Once I was a clever boy learning the arts of Oxford... is a quotation from the verses written by Bishop Richard Fleming (c.1385-1431) for his tomb in Lincoln Cathedral. Fleming, the founder of Lincoln College in Oxford, is the subject of my research for a D. Phil., and, like me, a son of the West Riding.

I have remarked in the past that I have a deeply meaningful on-going relationship with a dead fifteenth century bishop...
It was Fleming who, in effect, enabled me to come to Oxford and to learn its arts, and for that I am immensely grateful.


Thursday, 12 November 2015

Bishop Stephen Gardiner


It was on November 12th 1555 that there occurred the death of Bishop Stephen Gardiner of Winchester. A key figure in the story of the English reformation he is often depicted as the arch-reactionary and as " Wily Winchester ".This view is, I consider, less than fair to him.

There is an online account of his life at Stephen Gardiner and the Oxford DNB life by C.D.C. Armstrong can be read at  Gardiner, Stephen

http://www.luminarium.org/encyclopedia/gardinercorpuschristi2.jpg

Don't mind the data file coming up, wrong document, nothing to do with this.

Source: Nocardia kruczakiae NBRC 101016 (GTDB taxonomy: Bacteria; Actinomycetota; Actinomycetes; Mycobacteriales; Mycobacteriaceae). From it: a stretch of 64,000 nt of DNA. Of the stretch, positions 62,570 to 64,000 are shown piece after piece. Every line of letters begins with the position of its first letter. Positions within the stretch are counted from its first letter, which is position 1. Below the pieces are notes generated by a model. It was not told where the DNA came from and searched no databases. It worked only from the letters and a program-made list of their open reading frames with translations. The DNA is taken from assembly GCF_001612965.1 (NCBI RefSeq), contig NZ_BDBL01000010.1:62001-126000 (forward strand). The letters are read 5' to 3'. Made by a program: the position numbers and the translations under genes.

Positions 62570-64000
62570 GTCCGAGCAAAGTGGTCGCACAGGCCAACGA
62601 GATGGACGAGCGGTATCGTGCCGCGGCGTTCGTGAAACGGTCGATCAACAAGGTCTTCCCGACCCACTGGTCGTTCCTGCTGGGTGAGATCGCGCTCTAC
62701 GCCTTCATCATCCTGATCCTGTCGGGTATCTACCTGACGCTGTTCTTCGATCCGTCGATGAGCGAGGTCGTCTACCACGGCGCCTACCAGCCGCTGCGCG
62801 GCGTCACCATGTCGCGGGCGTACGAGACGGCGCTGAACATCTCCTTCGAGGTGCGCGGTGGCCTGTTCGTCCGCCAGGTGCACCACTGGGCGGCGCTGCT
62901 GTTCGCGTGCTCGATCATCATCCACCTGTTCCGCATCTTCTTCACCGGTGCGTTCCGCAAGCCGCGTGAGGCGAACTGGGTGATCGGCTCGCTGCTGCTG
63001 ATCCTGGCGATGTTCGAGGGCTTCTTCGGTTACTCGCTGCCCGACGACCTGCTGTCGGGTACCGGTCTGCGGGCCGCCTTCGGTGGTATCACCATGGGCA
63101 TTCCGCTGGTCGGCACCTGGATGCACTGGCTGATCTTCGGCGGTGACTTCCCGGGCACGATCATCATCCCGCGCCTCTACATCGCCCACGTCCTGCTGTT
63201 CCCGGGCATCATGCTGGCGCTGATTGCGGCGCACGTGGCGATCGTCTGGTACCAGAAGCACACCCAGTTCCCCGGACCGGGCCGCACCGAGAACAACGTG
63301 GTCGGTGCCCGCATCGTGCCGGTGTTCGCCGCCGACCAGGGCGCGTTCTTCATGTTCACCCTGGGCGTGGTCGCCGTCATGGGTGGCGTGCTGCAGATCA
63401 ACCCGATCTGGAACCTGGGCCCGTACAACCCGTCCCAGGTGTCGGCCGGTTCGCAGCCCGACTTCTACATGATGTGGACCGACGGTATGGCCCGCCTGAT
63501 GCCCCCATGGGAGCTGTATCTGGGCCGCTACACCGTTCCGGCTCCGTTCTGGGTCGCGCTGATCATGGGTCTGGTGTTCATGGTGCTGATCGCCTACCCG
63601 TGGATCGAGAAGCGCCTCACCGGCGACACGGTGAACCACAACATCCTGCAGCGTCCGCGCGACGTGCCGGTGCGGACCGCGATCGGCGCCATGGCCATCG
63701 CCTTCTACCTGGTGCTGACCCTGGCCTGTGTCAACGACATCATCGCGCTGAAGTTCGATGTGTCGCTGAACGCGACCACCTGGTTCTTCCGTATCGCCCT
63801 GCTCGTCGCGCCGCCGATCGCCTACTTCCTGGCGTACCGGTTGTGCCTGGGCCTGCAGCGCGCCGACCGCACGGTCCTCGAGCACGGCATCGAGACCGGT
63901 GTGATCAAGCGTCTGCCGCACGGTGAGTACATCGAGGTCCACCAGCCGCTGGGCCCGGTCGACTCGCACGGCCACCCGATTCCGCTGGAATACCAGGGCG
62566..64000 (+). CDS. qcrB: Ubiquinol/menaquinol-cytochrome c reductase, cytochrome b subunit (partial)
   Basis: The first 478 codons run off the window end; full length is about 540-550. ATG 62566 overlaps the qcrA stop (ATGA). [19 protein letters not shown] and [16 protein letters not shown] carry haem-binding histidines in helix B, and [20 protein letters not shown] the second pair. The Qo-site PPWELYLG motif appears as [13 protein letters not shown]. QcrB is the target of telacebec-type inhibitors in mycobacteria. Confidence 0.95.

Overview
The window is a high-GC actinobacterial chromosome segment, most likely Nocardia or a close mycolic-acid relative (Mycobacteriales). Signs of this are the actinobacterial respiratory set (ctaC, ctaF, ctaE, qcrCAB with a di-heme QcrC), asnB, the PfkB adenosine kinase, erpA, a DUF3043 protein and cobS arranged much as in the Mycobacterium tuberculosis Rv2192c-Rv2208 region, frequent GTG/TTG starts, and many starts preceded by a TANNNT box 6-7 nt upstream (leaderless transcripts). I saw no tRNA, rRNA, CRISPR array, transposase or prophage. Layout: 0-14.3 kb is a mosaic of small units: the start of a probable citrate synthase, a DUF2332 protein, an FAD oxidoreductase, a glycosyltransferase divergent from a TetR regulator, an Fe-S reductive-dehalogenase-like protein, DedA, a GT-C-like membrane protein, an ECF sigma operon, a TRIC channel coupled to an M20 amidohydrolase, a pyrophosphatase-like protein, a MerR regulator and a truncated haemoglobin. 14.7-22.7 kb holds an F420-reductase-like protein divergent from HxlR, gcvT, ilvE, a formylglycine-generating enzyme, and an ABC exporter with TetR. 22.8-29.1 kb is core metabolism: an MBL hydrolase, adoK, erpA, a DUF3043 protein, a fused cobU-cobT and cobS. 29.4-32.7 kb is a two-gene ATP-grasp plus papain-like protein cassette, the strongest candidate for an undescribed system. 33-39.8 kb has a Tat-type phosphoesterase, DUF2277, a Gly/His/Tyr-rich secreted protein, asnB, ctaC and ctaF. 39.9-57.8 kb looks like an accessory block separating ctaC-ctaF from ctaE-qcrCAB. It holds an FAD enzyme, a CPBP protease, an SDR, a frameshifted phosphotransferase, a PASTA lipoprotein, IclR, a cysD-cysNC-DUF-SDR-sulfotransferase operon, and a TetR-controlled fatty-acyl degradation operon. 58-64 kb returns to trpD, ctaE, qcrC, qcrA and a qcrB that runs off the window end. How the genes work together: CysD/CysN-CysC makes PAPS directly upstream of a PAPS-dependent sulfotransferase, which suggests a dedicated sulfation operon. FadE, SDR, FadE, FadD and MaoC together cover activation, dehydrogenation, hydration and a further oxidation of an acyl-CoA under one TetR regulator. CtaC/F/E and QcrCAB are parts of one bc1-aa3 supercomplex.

Image:luminarium.org


My own particular interest in the life of Gardiner comes from reading Glyn Redworth's splendid biography of him In Defence of the Church Catholic an published in 1990. Unfortunately the book is now out of print. It is one I highly recommend both because of its insight into the period but also, as I have written before on this blog, because when I read it in the spring of 2004 it effectively demolished my belief in the existenc eof astable Henrician Anglo-Catholicism that could be seen as underlying or feeding into the Church of England. Rather it was a case of everything being provisional and utterly dependent on the whims of the King and court and church faction. That demolition job on one remaining part of my Anglo-Catholicism led a few months later to my realising that Rome was and is the answer. So, in away, Bishop Stephen Gardiner helped to make me a Catholic.

By coincidence I saw Glyn, whom I met several years after reading the book, in Oxford today, but did not have time to remind him of the appositeness of the anniversary.


No comments:

Post a Comment